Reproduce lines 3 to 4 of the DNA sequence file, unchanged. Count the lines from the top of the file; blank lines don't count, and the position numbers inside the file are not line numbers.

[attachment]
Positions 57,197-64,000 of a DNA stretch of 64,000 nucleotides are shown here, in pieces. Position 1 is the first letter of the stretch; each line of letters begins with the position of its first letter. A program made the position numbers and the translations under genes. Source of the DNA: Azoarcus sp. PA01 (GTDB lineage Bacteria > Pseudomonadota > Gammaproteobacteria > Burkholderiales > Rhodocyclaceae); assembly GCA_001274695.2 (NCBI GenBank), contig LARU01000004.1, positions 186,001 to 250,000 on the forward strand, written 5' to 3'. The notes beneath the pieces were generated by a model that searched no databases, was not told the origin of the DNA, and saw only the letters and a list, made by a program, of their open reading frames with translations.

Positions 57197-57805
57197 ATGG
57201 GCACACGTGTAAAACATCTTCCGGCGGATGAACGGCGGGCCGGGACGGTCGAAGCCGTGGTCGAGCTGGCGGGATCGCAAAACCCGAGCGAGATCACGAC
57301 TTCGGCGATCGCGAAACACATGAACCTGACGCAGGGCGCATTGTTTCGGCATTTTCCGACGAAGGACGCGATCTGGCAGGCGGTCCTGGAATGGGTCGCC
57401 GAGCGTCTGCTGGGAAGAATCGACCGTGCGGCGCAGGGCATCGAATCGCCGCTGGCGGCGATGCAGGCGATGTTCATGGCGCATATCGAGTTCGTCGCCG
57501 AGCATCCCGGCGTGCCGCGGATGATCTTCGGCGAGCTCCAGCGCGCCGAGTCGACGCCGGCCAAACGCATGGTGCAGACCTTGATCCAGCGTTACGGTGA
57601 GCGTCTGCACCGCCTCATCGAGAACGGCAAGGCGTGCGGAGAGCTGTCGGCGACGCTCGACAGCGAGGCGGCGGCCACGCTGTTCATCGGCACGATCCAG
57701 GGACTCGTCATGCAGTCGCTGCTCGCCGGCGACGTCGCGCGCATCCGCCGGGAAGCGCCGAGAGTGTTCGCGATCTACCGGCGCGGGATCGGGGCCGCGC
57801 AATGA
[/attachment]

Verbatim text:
57197 ATGG
57201 GCACACGTGTAAAACATCTTCCGGCGGATGAACGGCGGGCCGGGACGGTCGAAGCCGTGGTCGAGCTGGCGGGATCGCAAAACCCGAGCGAGATCACGAC